Unitarian Sunday Reflections

(Hull and Lincoln Unitarians)

12 March 2023


Lincoln Service

11 am

Worship Leader: Jennifer Young


Hull Service

4 pm

Worship Leader: John Carter



“Wandering the edges of the Forest”

Reflections on Lenten Practices

Via Positiva





“If we think of ourselves

as coming out of the earth,

Rather than having been thrown in here from somewhere else,

We see that we are the earth,

We are the consciousness of the earth.


These are the eyes of the earth.

And this is the voice of the earth.”

~  Joseph Campbell



Welcome to each and to all:

seekers, journeyers, questing, and content.

May our time of reflection and worship,

fill our desire for wholeness and belonging.

In this time together we are made worthy…..



by John Carter


We light our chalice to open ourselves to a Lenten spiritual journey

         to release that which needs to be released.

         to incorporate that which we now need for growth.

         to transform our lives into avenues of health and          hospitality.


We light to become co-creators of a life and of a world

         of justice, love and peace.




Once again we gather, and we take time to reflect on our lives and living….


  • For what am I the most grateful?
  • For what am I the least grateful?
  • In this past week, when did I feel connected, a sense of deep belonging, to another, to myself, to nature, to the transcendent, life, God?


May our reflections continue in this time together, as we join to reflect on the deep things of the divine, and so we pray…


“May the spirit of life, guide us today” AMEN


HYMN SYF 13 (4/4) “Bring flowers to our altar” words by Lena Baxter



“The Four Paths of Creation Spirituality”

by Grace Blindell, from GreenSpirit: Path to a New Consciousness, O Books, 2010.


Matthew Fox in his book Original Blessing, set out the principals of what would become known as the ‘the four paths of Creation Spirituality.’ These need to be understood as ‘enablers.’ They enable us to see through ‘different eyes.’ For as William Blake said, ‘The eye altering alters all.’


          “Ideas remain impractical when we have not grasped, or been grasped by them. When we do not get an idea we ask ‘how’ to put it into practice, thereby trying to turn the insights of the soul into actions of the ego. But when an insight or idea has sunk in, practice invisibly changes. The idea has opened the eye of the soul. By seeing differently we do differently. The only legitimate ‘how?’ In regard to these psychological insights is: ‘How can I grasp an idea?’”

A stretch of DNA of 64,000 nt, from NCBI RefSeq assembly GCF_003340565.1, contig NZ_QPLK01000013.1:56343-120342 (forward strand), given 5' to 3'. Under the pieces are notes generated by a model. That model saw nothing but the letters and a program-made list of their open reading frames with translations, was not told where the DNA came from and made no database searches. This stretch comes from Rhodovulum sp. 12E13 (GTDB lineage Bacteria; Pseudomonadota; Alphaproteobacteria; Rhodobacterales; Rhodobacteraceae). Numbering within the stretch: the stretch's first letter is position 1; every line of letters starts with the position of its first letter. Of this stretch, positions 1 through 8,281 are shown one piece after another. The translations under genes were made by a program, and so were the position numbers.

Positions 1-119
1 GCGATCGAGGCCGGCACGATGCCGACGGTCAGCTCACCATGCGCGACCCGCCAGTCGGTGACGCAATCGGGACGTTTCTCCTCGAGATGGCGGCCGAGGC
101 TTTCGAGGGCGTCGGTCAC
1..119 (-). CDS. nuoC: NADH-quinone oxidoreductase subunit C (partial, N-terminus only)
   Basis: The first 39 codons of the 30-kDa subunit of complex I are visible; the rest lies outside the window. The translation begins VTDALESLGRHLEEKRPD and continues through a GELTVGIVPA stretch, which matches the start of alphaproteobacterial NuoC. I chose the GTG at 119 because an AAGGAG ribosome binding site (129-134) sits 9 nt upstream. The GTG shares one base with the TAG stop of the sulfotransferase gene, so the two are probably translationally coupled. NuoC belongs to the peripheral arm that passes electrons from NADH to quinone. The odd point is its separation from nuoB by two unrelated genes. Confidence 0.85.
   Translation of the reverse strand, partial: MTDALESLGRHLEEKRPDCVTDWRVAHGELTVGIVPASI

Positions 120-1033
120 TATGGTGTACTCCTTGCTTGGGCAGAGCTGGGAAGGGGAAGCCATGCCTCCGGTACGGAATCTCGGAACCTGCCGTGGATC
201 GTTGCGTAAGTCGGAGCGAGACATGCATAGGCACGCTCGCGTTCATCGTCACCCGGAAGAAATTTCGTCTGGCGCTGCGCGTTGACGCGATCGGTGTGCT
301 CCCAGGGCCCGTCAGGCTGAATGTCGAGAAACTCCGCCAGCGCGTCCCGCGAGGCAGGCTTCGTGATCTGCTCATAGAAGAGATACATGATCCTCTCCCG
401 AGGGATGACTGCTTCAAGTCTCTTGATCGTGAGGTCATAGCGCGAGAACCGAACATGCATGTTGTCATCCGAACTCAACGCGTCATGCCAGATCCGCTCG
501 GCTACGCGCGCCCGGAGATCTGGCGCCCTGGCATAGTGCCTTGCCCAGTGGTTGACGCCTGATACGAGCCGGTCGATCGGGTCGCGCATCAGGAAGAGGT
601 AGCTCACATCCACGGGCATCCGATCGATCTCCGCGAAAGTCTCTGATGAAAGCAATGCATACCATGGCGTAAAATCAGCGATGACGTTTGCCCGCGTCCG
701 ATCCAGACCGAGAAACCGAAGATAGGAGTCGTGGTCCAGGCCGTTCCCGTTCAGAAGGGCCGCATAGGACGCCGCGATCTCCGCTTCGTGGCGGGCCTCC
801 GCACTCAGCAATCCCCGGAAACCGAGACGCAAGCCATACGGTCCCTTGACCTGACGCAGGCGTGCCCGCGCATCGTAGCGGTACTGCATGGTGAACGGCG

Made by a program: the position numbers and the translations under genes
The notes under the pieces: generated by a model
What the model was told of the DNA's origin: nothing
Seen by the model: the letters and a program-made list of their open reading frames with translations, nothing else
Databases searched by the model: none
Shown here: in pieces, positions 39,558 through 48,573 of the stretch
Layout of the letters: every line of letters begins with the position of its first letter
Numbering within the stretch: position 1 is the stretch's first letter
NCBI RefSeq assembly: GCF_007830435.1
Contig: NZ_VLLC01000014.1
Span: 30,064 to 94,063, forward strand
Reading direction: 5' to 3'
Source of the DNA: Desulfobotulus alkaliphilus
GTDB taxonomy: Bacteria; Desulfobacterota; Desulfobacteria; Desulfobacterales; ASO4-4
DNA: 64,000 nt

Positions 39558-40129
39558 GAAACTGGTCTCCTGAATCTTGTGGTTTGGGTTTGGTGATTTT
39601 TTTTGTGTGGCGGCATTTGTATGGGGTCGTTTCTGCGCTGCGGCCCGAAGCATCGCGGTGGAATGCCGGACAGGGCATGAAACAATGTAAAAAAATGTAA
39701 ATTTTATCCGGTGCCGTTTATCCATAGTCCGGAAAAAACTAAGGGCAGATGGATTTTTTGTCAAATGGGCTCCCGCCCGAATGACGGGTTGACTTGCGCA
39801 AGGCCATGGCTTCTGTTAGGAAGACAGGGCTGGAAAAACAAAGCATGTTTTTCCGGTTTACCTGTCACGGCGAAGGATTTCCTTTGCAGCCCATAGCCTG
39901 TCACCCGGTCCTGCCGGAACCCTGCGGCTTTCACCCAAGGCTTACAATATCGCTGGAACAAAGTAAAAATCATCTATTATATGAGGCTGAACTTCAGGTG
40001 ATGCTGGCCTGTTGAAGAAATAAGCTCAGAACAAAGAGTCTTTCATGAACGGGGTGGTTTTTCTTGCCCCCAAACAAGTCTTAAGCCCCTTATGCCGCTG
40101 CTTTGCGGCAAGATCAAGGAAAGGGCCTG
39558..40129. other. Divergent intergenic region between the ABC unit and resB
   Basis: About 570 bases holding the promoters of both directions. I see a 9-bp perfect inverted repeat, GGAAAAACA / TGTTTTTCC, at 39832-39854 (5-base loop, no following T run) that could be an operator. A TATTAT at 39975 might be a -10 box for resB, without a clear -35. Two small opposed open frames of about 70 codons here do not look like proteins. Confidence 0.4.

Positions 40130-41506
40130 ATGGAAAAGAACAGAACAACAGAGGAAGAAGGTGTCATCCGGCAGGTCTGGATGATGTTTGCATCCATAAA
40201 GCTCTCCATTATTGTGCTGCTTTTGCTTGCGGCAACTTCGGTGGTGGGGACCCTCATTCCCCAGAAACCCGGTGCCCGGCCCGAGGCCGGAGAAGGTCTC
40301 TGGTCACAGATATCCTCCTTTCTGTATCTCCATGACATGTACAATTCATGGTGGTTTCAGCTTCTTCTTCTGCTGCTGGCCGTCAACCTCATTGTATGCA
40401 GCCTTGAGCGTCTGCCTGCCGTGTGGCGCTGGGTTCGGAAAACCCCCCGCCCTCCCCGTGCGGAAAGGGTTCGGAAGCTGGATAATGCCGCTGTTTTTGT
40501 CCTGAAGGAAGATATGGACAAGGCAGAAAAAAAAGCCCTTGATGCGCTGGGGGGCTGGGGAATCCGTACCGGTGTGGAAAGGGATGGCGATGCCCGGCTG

Our task is to enable our new understanding about the nature of the universe to bear upon our whole selves, not just upon our intellect so that we can carry ‘seeing differently’ into all walks of our daily lives.


Creation Spirituality does not lay down rules of ‘thou shalt’ or ‘thou shalt not,’ instead it offers paths and insights. These spiral from one to the other, enabling a transformed and deeper understanding of what it is to be both an emerging consciousness of an evolving universe, always in the process of ‘becoming,’ and at the same time, a unique expression and member of the Earth community.


The Via Positiva: ‘Thou shalt fall in love at least three times a day’


The Via Positiva, entails reawakening awe, wonder, astonishment and delight. It has to do with reverence, with ‘is-ness,’ with ‘becoming again as little children.’


Matthew Fox said, “Forfeit your sense of awe, and the universe becomes a market place for you.”


Is this not exactly what has happened?


Could we have ravaged and polluted the planet as we have done if we truly held it and the life it supports in awe?


Yet once we have realised the extent of our ‘autism,’ once we have acknowledged how dulled we have allowed our senses to become, it is a small step to begin to see again through the eyes of wonder.


Our potential to be amazed at ‘being’ is buried under words, numbers, measurements, explanations. ‘Seeing differently’ in this respect involves being consciously aware of the deadening effect of the attitude which teaches its young so early to ‘take for granted’ the moment by moment miracle of ‘being.’


The Via Positiva invites us to live our lives open to wonder, to embrace again awe and reverence, to be consciously alive within the present moment… the eternal ‘now.’ To ‘see and to know we see, to be and to know we be.’




“Yogic Philosophy and Psychology” by Santoshan (Stephen Wollaston), from Rivers of Green Wisdom, GreenSpirit Books, 2016.